New Delhi: There was a grave mismatch between the government and Army Headquarters in the days leading to the bruising 1962 Sino-Indian war that saw a crushing defeat of the Indian forces, a top-secret document on the conflict that has been posted online says.
“On the fact of it, there appears to be a situation which is hard to reconcile. The government who politically must have been keen to recover territory, advocated a cautious policy; whilst the Army Headquarters dictated a policy that was militarily unsound,” says the Henderson-Brooks that Australian journalist Neville Maxwell has posted online. Maxwell, who was the correspondent of The Times in New Delhi at the time of the conflict, has based his seminal work of the 1970s, India’s China War, in the report.
“There is, therefore, no doubt that the implementation of the Forward Policy (of India’s first prime minister Jawaharlal Nehru) in the manner it was done, was carried out deliberately by Army Headquarters without the necessary backing as laid down by the government,” says the report, jointly authored by Lt. Gen Henderson-Brooks and Brigadier P.S. Bhagat.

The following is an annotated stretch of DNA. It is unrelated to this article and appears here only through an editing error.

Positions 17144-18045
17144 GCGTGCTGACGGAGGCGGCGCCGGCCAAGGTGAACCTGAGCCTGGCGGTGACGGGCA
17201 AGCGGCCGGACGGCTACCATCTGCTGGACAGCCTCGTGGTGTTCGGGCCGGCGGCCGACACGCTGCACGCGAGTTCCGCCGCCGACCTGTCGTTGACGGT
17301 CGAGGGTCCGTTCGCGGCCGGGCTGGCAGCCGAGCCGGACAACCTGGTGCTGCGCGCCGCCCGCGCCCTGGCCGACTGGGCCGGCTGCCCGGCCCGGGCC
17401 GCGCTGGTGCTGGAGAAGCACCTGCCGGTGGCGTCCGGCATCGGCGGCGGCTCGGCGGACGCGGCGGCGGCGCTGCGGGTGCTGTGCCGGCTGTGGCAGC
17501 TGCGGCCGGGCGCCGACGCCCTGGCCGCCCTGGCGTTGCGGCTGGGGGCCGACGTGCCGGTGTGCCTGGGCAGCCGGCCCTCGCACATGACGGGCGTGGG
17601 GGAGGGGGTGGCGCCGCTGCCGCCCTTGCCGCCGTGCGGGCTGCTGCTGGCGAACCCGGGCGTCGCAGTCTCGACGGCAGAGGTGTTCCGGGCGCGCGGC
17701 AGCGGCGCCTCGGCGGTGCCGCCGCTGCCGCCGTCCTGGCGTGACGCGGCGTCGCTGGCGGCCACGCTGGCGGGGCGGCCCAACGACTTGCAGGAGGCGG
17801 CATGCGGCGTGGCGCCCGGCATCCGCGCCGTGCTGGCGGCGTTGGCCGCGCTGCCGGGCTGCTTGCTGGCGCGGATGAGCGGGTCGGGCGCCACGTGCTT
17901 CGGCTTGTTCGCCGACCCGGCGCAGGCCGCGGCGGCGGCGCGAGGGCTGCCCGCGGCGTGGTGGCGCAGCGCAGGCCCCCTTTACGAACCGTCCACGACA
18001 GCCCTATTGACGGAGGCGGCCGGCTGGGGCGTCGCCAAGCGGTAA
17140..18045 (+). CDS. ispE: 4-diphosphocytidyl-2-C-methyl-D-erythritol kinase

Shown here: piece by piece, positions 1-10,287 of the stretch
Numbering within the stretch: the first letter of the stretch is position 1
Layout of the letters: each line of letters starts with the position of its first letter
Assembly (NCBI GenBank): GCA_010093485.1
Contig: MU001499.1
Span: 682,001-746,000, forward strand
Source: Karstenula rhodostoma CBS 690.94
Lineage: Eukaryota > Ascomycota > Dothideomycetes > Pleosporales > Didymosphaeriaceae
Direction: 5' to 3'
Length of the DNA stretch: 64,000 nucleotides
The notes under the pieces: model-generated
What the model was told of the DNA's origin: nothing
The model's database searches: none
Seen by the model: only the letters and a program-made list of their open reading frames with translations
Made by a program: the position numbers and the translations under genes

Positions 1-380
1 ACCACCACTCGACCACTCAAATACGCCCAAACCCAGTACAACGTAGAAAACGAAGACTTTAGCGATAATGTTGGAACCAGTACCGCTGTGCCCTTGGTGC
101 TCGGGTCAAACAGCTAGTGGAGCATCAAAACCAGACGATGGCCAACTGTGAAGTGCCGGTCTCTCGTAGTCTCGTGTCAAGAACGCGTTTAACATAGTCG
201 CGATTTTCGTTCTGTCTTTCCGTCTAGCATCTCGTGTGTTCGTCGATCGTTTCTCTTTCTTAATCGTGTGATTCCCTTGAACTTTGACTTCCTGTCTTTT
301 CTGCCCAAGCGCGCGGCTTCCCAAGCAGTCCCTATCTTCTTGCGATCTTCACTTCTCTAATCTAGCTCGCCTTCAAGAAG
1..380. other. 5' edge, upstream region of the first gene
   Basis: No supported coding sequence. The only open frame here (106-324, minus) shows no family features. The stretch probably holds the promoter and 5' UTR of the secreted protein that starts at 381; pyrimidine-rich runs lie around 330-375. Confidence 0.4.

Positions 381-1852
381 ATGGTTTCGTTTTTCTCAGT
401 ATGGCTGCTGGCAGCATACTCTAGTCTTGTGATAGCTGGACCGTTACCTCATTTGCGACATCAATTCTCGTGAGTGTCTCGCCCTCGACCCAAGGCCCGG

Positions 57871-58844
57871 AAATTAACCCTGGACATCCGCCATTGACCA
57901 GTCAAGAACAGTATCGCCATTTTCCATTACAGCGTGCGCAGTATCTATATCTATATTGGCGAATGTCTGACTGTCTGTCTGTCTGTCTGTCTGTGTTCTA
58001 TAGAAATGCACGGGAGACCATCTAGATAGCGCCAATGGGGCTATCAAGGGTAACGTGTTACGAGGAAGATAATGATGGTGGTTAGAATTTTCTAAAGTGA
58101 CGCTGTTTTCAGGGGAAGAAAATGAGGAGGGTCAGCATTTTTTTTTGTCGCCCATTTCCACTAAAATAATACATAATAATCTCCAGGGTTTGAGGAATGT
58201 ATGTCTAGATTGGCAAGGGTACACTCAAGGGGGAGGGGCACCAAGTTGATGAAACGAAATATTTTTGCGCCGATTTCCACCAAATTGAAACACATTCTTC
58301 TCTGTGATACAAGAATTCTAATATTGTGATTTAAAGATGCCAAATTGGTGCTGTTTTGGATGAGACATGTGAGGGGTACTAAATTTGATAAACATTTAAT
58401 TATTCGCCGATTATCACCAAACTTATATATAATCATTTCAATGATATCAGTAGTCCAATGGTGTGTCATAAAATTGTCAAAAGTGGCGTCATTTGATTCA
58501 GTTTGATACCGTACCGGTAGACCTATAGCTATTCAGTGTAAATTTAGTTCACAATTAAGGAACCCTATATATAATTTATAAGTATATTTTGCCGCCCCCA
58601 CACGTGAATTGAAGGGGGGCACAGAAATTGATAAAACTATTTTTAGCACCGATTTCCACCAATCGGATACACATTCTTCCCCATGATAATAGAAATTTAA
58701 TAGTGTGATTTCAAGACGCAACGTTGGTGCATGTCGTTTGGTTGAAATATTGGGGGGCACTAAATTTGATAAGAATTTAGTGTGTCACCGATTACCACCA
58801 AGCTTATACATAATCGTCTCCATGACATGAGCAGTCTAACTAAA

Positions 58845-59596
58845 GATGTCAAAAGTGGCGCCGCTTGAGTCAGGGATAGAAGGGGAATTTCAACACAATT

“Review of the functioning of Army Headquarters, however, has not been dealt with on the advice of the Chief of the Army Staff,” the report notes.
Citing the extreme “sensitive nature” of the contents, the government Tuesday declined to comment on sections of a classified report on the 1962 India-China war that have been posted online.
The opposition Bharatiya Janata Party said the report should be released.
The report analysed the causes of India’s humiliating defeat in the 1962 border war against China and allegedly put the blame on the then government of prime minister Jawaharlal Nehru and the military leadership for India’s defeat.
In a statement, the defence ministry said it has “come across news reports which state that an Australian journalist, Neville Maxwell, has put out sections allegedly from the Henderson Brooks Report on the India-China conflict of 1962”.
“Given the extremely sensitive nature of the contents of the report, which are of current operational value, it is reiterated that the government of India has classified this report as a ‘Top Secret’ document and, as such, it would not be appropriate to comment on the contents uploaded by Neville Maxwell on the web,” it said.
The online disclosure of the report came at an odd time for the government which is battling an aggressive opposition in the run up to Lok Sabha elections, which start early next month and continue in May.
BJP leader Ravi Shankar Prasad said people had a right to know what went wrong and alleged that the country lost the war “because of Nehru.”
“What are they trying to hide by making the war report classified,” Prasad asked.